If you can imagine crossing Canada three times end to end – between Vancouver, B.C. to St. John’s, N.L. – then you might begin to recognize the impact that shoreline litter has had in the country. That distance – roughly 21,775 kilometres – is about the length of shoreline that has been cleaned throughout the history of the Great Canadian Shoreline Cleanup, presented by Loblaw Companies Limited.

Celebrating its 20th anniversary this fall, the Great Canadian Shoreline Cleanup, a joint collaboration between Vancouver Aquarium and WWF, is the largest direct-action conservation initiative in Canada, and is the third largest contributor to the International Coastal Cleanup, led by the Ocean Conservancy. Although the program has made great strides during its history to help create healthy waters, shoreline litter continues to be a significant environmental issue for Canada’s wildlife and communities.

Shoreline litter does more than mar the beauty of our ecosystems; it actually puts wildlife and people at risk. From leaching harmful chemicals into the water, to entangling wildlife, to upsetting the balance of the ecosystem, the impact of shoreline litter is far-reaching.

The widespread effects of shoreline litter include:

  • Economic damage to areas that rely on tourism or water-based industries, like fishing.
  • Local wildlife run the risk of getting tangled in or ingesting litter or other pollutants.
  • Organisms often attach to litter as it flows through water systems, causing invasive species to infiltrate foreign habitats and damage the sensitive balance of the ecosystem.
  • Animals like sea turtles often mistake plastic bags for jellyfish and swallow them. This clogs their digestive tracts, leading to starvation and death.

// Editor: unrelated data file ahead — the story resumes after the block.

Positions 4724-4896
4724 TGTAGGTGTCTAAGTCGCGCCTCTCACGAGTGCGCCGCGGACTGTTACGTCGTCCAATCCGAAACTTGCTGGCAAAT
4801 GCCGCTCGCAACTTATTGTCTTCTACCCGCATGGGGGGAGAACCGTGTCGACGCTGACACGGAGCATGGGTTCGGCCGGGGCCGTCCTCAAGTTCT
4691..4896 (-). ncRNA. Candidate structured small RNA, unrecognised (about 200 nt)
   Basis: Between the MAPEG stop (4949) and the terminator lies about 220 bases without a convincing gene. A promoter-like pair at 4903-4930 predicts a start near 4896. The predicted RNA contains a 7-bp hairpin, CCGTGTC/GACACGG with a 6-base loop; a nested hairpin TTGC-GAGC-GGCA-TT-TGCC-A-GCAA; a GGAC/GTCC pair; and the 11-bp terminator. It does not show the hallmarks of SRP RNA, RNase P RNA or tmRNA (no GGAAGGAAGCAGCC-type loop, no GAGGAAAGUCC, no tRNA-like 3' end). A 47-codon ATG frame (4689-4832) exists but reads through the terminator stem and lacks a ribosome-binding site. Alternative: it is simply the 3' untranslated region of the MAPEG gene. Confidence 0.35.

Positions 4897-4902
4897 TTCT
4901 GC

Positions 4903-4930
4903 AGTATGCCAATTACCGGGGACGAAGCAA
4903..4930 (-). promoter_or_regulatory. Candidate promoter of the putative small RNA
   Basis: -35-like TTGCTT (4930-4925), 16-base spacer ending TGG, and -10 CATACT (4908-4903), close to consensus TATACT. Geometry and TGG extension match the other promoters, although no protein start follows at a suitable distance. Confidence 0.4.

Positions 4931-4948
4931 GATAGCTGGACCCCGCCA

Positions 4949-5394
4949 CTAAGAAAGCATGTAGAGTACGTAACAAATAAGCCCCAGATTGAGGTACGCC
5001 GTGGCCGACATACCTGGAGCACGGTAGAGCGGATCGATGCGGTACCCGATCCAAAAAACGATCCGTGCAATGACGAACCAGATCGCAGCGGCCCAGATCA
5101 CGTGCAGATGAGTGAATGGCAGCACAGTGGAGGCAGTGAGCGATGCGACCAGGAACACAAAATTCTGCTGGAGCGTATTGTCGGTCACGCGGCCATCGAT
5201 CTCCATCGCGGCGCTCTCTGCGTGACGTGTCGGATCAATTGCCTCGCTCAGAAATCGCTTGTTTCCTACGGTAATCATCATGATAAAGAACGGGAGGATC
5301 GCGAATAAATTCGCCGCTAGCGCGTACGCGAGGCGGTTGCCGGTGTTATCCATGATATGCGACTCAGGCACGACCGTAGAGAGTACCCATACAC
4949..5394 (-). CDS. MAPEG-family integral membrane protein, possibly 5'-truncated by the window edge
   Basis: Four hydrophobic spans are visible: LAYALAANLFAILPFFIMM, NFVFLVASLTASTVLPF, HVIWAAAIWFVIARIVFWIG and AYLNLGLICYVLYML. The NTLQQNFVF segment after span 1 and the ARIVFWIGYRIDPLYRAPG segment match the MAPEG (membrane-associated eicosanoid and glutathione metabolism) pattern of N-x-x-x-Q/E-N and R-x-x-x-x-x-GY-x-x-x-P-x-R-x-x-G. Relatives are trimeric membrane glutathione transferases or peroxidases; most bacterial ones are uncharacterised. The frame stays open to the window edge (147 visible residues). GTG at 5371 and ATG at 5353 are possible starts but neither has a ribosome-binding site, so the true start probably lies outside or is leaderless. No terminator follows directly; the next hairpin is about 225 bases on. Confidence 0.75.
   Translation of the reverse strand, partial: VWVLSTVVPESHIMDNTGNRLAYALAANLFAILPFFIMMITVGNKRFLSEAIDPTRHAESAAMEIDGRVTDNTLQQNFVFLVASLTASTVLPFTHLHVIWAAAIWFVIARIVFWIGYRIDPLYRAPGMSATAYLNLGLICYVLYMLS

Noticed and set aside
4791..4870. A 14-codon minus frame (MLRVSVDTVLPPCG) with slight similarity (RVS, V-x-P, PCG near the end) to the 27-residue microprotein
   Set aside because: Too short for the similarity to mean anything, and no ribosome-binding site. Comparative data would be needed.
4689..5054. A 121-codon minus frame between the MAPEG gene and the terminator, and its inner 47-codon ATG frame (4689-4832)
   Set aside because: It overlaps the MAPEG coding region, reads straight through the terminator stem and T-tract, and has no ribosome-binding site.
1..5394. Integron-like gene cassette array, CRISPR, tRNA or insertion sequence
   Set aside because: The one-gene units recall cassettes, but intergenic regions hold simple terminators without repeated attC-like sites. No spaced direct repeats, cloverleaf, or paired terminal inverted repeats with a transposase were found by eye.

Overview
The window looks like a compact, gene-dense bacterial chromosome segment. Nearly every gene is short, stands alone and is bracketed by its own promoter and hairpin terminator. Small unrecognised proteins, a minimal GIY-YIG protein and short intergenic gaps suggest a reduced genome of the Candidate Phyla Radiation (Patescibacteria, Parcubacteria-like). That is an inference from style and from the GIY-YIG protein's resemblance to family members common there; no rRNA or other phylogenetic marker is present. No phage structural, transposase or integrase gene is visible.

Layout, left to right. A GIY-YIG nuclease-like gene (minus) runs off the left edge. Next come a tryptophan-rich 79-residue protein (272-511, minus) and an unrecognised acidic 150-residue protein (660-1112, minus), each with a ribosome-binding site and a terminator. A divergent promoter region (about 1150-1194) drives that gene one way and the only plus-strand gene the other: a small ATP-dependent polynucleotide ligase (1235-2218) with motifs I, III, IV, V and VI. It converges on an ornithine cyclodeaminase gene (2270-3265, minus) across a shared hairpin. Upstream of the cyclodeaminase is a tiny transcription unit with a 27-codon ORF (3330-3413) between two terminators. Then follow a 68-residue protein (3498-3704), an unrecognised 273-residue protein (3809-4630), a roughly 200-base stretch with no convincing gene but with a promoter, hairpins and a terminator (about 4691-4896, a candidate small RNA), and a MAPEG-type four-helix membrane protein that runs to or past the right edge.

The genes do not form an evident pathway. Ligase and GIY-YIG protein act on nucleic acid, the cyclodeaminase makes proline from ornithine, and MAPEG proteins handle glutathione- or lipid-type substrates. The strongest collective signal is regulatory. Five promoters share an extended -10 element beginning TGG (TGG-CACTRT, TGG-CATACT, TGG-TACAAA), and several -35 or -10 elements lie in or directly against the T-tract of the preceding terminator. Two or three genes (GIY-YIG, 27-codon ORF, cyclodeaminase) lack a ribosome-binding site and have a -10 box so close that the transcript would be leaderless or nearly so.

• Water quality is affected by the toxins emitted from litter.

Last year, more than 57,000 Canadians participated in the Great Canadian Shoreline Cleanup. These individuals cleaned more than 3,100 kilometres of shoreline (the approximate distance between Vancouver, B.C. and Thunder Bay, O.N., or 75.5 marathons), amounting to more than 136,000 kilograms of debris (the approximate weight of 30 large school buses).

Although 136,000 kilograms was a huge amount of litter cleaned last year, it also shows that the issue of shoreline litter is nowhere near disappearing. And if you think the weight of last year’s litter sounds staggering, think about the fact that throughout its 20-year history, Shoreline Cleanup has picked up approximately 1.2 million kilograms of shoreline litter – the approximate weight of 259 school buses.

That’s why this year, the goal of Shoreline Cleanup is to “shore up” 64,000 participants – and we hope you will be one of them. You can be part of the solution to keep our shorelines healthy for your community and wildlife.

This fall, we greatly need your help in our national cleanup effort, which will take place from September 21-29, 2013. Adopt a local shoreline as a site coordinator, or volunteer with an existing cleanup – right in your own community. Registering is as easy as visiting ShorelineCleanup.ca.

 

 

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